Romans 8:1-2 (NKJV) There is therefore now no condemnation to those who are in Christ Jesus, who do not walk according to the flesh, but according to the Spirit. 2 For the law of the Spirit of life in Christ Jesus has made me free from the law of sin and death.
Jesus already won the war.
Check back in a few days – there will be more on James 4 – specifically how to deal with this. What winning these skirmishes looks like…
If you haven’t noticed, I’m going through James for the next 30 days, 1 chapter per day and repeating 6 times… so I guess I’m writing a series…
James 3:2 (NLT) Indeed, we all make many mistakes. For if we could control our tongues, we would be perfect and could also control ourselves in every other way.
This isn’t the first time that James has referenced “…we would be perfect…” Look back to James 1:4 – “…when your endurance is fully developed, you will be perfect and complete…”
Only Jesus is perfect and can “… control (himself) in every way (James 3:2)” and “…lacks nothing (James 1:4).” James is clearly instructing us (the church) in how to become like Jesus.
What does it mean to “… control ourselves in every way?” Isn’t that exactly what we all struggle with in some sort or another? It seems to me that this is mean exactly what it says…. controlling every other aspect of our lives…
According to this passage, controlling our tongue is the key to self control.
Why? James goes on in verses 3-7 to give examples of how something so small (a bit in a horse’s mouth, a rudder on a ship, a spark to a fire) can have such great impact. Those examples imply that our tongue control/leads, guides and ignites our lives.
In verses 9-12 James gives examples of impossibilities in nature – a spring that gives both salty and fresh water; a tree that produces olives and figs – and how it should also be impossible for us to praise and curse.
These are certainly compelling arguments from James, but are there any other scriptures that validate or corroborate the idea of our tongue being the key to self control?
How about starting with Jesus?
Matthew 15:18-21“18 But those things which proceed out of the mouth come from the heart, and they defile a man. 19 For out of the heart proceed evil thoughts, murders, adulteries, fornications, thefts, false witness, blasphemies. 20 These are the things which defile a man, but to eat with unwashed hands does not defile a man.”
Matthew 12:33-35 “Either make the tree good and its fruit good, or else make the tree bad and its fruit bad; for a tree is known by its fruit. 34 Brood of vipers! How can you, being evil, speak good things? For out of the abundance of the heart the mouth speaks. 35 A good man out of the good treasure of his heart brings forth good things, and an evil man out of the evil treasure brings forth evil things.“
Proverbs 18: 20-21 (NKJV)20 A man’s stomach shall be satisfied from the fruit of his mouth; From the produce of his lips he shall be filled. 21 Death and life are in the power of the tongue, And those who love it will eat its fruit.
So it starts in our heart. What we put in, is what we get out. It is imperative that we flood our heart with good… to abundance. Jesus said it. What is in abundance in our hearts is what comes out of our mouths. What comes out of our mouths controls, leads, guides and ignites our lives.
Question: Why are the poor so rich in faith? Is it because they are poor? Answer: I think so.
Does that mean I need to be financially without to be rich in faith? Answer: Maybe… Maybe not…
Question: Why are the poor so rich in faith? Is it because they are poor? Answer: I think so.
Does that mean I need to be financially without to be rich in faith? Answer: Maybe… Maybe not…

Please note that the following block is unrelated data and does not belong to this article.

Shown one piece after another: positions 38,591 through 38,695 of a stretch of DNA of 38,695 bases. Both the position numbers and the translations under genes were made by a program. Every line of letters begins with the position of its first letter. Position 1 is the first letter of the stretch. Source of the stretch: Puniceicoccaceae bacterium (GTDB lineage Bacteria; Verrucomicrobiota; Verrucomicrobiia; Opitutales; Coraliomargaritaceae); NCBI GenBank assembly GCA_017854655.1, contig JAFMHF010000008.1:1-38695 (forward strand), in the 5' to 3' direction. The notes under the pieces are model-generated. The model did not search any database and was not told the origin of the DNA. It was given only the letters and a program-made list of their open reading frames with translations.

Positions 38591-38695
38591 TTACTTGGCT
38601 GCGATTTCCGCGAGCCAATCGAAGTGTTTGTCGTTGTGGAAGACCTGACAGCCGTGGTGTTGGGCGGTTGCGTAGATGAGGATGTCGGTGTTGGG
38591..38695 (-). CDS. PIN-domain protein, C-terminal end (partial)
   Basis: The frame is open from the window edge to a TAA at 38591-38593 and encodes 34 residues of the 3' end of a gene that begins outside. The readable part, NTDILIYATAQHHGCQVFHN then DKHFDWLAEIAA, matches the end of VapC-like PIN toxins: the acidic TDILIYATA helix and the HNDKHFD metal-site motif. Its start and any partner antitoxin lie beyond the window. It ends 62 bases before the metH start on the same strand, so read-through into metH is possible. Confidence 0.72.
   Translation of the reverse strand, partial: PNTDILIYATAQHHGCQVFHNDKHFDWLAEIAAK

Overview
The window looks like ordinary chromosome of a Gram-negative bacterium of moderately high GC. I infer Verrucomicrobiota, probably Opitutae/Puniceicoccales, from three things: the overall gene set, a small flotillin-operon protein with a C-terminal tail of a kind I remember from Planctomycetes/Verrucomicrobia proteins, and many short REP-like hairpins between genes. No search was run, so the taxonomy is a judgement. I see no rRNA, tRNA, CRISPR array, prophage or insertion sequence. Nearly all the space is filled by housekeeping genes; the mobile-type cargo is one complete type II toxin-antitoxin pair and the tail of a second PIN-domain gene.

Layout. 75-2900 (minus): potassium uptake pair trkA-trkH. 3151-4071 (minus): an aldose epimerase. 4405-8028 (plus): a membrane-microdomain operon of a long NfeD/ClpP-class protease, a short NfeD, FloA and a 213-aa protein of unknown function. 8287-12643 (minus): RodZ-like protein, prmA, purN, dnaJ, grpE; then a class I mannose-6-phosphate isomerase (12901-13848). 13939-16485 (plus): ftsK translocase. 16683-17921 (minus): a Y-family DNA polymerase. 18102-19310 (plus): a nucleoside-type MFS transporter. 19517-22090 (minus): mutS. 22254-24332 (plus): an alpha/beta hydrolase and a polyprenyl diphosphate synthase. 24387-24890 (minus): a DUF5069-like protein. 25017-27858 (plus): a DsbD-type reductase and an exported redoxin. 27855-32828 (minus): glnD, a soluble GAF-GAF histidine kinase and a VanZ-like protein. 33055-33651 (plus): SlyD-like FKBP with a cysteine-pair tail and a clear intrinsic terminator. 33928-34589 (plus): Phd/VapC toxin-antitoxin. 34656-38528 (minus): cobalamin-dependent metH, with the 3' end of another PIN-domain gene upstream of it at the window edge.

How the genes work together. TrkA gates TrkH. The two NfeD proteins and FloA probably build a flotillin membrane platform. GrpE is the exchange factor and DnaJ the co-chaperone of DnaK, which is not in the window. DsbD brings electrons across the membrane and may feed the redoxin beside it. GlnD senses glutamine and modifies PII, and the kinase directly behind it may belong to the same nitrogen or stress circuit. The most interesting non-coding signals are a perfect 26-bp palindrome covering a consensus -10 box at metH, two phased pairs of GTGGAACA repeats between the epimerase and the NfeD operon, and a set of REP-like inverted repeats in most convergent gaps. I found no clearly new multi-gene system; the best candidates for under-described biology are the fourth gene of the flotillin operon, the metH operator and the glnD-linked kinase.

James 2:5 (NLT) – “Listen to me, dear brothers and sisters. Hasn’t God chosen the poor in this world to be rich in faith? Aren’t they the ones who will inherit the Kingdom he promised to those who love him?“
When I close my eyes and imagine the preceding verses (James 2:1-4), I imagine the poor to look a lot like what I see when I see homeless people. I know that’s not always what the poor look like in this day and age. Perhaps that’s a bit of prejudice I need to work through, but that’s not the point I’m making here. I imagine the scene James describes in verses 1-4 with a well-dressed and known to be successful business person and a homeless person. That homeless person is dirty, disheveled, wearing ratty and mismatched and ill-fitting clothes. The homeless person also has the stench that comes along with living in the streets and not having the ability to bathe every day.
That’s the picture from which I write and from which God spoke to me in this verse.
Why are the poor rich in faith? I believe their situation in life has left them with no alternative but to completely trust in God for every single thing we take for granted. A legitimately poor person doesn’t know from where his or her next meal will come. A poor person doesn’t know how they will feed their family. A poor person doesn’t know what the next hour, much less what the next day, will hold. They simply exist now and trust in God to make the way for whatever their next step is.
They literally trust in God for everything.
Isn’t that exactly how the Lord Jesus has called us to live? Aren’t we supposed to die to ourselves (Gal 2:20)? Aren’t we in essence – no, in reality – supposed to depend on God for every next step? That implies that we take on the mindset of dependence as if we are poor… as if we are homeless…
Matthew 5:3 (NLT) “God blesses those who are poor and realize their need for him, for the Kingdom of Heaven is theirs.“
Discussion: Leave your comment below and share how this practically works in your life….
If we could only live out this one little chapter in this one little book.
Frankly, if we could all live out the first half of the first sentence, everything else would fall in place.
James 1:1 (NKJV) James, a bondservant of God and of the Lord Jesus Christ…
I’ve always been intrigued by James’ identification of himself. Bondservant. We know him as Jesus’ half-brother – the son of Joseph and Mary. He was also the cousin of John the Baptist – another great name in his generation. I’ll tell you, I would have probably done a little name dropping, if I were James….
Yet James identifies himself as a “bondservant.” So what does that really mean?